Why Peeple is an Absolutely Terrible Idea
Peeple (the app, not the original product), is an absolutely terrible idea.
I’m not the first to talk about this, and it looks like the creators may have blessedly got the message (by looking to rename the app, though that means the original Twitter and Facebook posts are now deleted/locked), but there are a few points I want to emphasize as to why this is such a bad idea.
The Motivation of the Creators
At least one of the creators of the Peeple app, Julia Cordray, is a recruiter by trade. Not a developer, not a social scientist, not even a relationship counsellor. A recruiter. And the fact that she wants to create an app that essentially gathers and aggregates information about people (very potentially without their knowledge) isn’t a red flag for anyone?
The Privilege of the Creators
A lot of the press for the app has focused on the fact that they actually think it will pan out to be a “positivity” app. After I almost choked on my tea, a few possibilities came to mind:
a) Seeing point one above, that’s a complete smokescreen for ulterior motives for creating the app – total spin.
b) It’s performance art, a hoax, or a prank gone wrong.
c) The creators are actually that privileged and completely don’t see it.
Unfortunately, I think it’s probably option c. Cordray, who’s getting more press than her co-founder, is a blonde, white woman from Calgary. It is completely believable that she’d actually think the app would pan out in the utopian way she envisions. It is, mind-bogglingly, completely plausible that she’d not think through all the massive potential for abuse and harassment (see below) or not think to check that no one else was using the name (see below). It’s depressing and disheartening that someone that out of touch with their own white and class privilege can get a terrible idea to the point along the production line that they have.
(That’s not to even mention the complete lack of recognition of how triggering this could be for people with anxiety disorders.)
The Hypocrisy of the Creators
Adding to the sheer ‘Are you serious right now?’ aspect of all this are some of the fabulous gaffes that the founders have committed online (especially considering they seem to be completely social media inept when left to their own devices). Unfortunately, most of the original posts/tweets are dead but this retweet sums it up perfectly: Cordray, who is making an app where you can give people unsolicited feedback, doesn’t want unsolicited feedback on her product Facebook page. As commenter alter_ego says in the Jezebel article:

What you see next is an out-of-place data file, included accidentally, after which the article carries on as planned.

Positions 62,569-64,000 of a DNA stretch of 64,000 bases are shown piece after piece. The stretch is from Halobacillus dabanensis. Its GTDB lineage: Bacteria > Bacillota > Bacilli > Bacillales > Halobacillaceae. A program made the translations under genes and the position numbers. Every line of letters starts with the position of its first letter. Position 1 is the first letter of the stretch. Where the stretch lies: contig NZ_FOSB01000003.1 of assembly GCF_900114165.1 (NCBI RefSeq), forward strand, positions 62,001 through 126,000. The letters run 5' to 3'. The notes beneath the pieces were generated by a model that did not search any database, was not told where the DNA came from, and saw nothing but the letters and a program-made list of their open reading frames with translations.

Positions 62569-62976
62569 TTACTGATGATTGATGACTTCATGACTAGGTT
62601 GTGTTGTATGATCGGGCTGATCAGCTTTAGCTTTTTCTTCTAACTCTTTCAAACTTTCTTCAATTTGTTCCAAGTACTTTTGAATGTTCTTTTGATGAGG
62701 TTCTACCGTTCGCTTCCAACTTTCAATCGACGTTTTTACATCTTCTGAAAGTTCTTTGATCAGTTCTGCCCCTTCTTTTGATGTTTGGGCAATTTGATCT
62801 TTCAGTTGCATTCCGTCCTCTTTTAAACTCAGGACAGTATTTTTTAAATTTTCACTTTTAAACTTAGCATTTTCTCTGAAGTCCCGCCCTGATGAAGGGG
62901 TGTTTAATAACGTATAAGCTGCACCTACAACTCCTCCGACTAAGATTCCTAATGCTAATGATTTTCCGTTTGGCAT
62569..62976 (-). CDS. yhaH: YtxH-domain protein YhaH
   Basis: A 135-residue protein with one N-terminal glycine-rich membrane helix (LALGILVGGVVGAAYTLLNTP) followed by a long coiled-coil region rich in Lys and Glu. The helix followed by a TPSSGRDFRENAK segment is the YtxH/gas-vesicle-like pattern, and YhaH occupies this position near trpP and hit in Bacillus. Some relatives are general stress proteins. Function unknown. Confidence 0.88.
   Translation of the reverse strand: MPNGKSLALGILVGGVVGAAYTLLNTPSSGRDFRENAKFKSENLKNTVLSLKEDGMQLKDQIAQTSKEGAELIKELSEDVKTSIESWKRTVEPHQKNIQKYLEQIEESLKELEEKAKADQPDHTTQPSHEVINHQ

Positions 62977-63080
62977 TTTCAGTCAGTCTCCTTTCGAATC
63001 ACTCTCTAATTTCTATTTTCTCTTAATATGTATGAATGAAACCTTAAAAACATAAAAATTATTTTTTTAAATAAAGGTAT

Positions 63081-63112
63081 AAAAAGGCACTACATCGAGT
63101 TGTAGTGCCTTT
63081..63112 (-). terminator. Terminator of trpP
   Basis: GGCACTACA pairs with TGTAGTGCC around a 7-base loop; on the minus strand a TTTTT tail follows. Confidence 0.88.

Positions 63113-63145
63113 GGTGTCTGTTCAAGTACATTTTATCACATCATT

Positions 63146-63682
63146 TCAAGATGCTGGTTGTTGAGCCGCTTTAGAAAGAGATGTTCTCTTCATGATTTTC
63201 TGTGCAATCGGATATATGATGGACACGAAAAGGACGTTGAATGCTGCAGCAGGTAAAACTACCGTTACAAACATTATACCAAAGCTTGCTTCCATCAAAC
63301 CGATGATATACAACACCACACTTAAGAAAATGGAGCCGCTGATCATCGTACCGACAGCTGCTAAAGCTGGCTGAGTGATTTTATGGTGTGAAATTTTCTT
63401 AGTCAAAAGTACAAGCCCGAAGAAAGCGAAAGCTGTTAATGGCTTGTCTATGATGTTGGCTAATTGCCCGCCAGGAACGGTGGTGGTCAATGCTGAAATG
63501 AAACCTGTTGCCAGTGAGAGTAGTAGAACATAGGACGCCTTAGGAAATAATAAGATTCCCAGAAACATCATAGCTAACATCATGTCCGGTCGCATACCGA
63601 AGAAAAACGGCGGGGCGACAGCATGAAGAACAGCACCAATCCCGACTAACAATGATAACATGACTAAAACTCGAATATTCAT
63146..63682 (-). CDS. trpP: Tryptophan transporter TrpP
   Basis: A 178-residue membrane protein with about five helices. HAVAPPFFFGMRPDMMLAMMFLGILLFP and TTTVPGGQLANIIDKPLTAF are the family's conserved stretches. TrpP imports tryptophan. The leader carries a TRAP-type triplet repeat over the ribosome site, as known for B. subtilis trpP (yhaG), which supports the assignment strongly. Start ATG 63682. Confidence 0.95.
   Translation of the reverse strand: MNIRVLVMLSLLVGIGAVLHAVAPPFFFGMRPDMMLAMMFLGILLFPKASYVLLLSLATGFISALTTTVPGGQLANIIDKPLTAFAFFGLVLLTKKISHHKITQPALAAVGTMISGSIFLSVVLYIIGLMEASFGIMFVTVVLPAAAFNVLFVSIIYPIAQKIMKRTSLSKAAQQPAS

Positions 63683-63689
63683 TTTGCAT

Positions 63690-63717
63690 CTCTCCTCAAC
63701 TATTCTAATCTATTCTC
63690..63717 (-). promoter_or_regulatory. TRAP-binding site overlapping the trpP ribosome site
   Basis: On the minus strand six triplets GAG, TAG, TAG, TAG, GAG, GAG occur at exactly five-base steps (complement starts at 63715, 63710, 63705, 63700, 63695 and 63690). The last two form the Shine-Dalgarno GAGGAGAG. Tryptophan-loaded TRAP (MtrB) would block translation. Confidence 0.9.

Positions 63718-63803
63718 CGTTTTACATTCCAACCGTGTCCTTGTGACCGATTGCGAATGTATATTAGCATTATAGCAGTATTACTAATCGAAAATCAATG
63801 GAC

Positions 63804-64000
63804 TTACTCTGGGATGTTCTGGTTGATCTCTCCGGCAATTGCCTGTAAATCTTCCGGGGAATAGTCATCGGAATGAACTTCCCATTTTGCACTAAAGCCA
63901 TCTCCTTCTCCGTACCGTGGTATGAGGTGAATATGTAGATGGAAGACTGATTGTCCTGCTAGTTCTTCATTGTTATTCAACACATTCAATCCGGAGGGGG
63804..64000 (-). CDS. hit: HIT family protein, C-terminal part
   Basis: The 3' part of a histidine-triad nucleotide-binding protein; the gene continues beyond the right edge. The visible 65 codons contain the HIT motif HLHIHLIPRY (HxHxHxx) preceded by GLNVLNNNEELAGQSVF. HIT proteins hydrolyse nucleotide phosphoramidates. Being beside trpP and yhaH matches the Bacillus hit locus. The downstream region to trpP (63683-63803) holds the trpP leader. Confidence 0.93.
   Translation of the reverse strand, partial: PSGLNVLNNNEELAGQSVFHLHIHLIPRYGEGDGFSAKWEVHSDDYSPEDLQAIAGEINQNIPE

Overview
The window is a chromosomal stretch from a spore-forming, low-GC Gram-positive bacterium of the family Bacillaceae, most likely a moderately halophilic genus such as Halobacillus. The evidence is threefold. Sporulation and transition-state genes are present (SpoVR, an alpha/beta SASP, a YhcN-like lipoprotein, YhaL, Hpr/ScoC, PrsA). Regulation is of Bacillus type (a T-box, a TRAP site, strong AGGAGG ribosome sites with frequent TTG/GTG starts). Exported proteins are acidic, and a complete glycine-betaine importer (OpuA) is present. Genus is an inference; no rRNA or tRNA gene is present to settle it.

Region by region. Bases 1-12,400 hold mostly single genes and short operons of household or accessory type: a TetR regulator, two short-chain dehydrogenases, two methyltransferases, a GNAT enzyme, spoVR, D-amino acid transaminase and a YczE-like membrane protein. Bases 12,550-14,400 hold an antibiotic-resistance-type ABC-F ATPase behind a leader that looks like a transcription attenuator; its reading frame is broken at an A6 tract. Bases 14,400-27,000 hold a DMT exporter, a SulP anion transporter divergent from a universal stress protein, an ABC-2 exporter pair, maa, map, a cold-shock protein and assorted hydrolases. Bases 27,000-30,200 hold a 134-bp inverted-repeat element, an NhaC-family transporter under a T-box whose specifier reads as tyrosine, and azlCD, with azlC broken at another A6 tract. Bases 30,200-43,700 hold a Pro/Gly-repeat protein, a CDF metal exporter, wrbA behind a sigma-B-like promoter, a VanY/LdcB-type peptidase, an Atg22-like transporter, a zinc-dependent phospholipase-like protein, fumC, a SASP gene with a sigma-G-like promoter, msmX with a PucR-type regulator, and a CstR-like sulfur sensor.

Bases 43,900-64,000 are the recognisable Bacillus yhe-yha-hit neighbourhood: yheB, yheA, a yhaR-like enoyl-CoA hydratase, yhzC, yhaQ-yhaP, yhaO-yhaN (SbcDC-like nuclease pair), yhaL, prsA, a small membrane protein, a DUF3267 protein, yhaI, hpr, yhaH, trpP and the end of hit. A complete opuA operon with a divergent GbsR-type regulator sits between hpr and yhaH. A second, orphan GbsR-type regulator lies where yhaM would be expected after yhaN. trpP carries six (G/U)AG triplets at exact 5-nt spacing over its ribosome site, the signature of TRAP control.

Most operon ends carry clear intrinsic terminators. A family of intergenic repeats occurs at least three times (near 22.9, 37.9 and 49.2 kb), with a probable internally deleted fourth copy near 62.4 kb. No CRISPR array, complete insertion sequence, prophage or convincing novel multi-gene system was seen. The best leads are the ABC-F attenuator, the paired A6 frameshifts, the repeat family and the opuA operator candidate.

Adding to the hilarity, after the internet stopped boggling and started calling them out, the creators posted an “Ode to Courage” on their site, wherein they pat themselves on the back for creating something that everyone else hates (but they know they’re right!). I’m not making this up.
Online Harassment and "Positive" Trolling
This can’t be stressed enough – this is just asking to be an absolute harassment and doxxing nightmare. All you need to start an account is the person’s cell phone number, and that you “know” the person either professionally, personally, or romantically. (According to the Washington Post article, the app originally was supposed to scrape names from Facebook but the API wouldn’t permit it, to the annoyance of one of the founders. I’ll let that sink in.) Stop to think about this for a second – it’s not opt-in and a profile can be started for you without your consent. That’s going to be mighty triggering for anyone, but especially people who’ve experienced being stalked.
Negative reviews go into a private inbox for 48 hours so the reviewee can dispute it, but if you haven’t registered for the site you won’t know there’s something there for you to review. Positive ratings go up immediately.
There are so many ways this can be used to completely destroy a person. Straight up negative reviews can go up if you don’t know to go and look. More insidiously, though, there’s nothing stopping someone from giving a five star rating and posting vile stuff in the text. More subtly is positive trolling, where a review seems to be positive but is still harmful – think some random person complimenting a married woman on the date they went on or how good she is in bed.
This is absolutely obvious to most people who are looking at this impending train wreck, but not to the creators…? This is a bully’s dream.
The Brand Ruination of the Original Peeple
This Wired article does a great job profiling the creator of the original Peeple product, Chris Chuter. The product, which is an internet-enabled peephole that lets you look at your phone to see who’s at your door, won an innovation competition in the UK.
And now? Everyone thinks it’s this bloody app. They’re getting attacked on Twitter, and this is a brand nightmare. When anyone thinks of Peeple, they think of a creepy “Yelp for People”, not their (really neat sounding) product.
As the article sums up, Peeple registered their trademark in the US with intent to use. The app registered around the same time, but in Canada (also here and here). (Interestingly, I found these trademarks in the US Trademark Search.) Peeple (the product) can take Peeple (the app) to US court to get them to stop using the name due to the use of the name damaging their brand, should the app attempt a US launch.
As Chuter is quoted, “These women are funded, I think…they should be able to search trademarks and figure that out.” Though the app has backed off from using the name, the damage to the product has been done – Peeple has entered pop culture as a creepy bullying app.
Basically? There’s so, so much wrong with this app, and it can’t die soon enough, hopefully with enough time for the original Peeple to salvage their brand.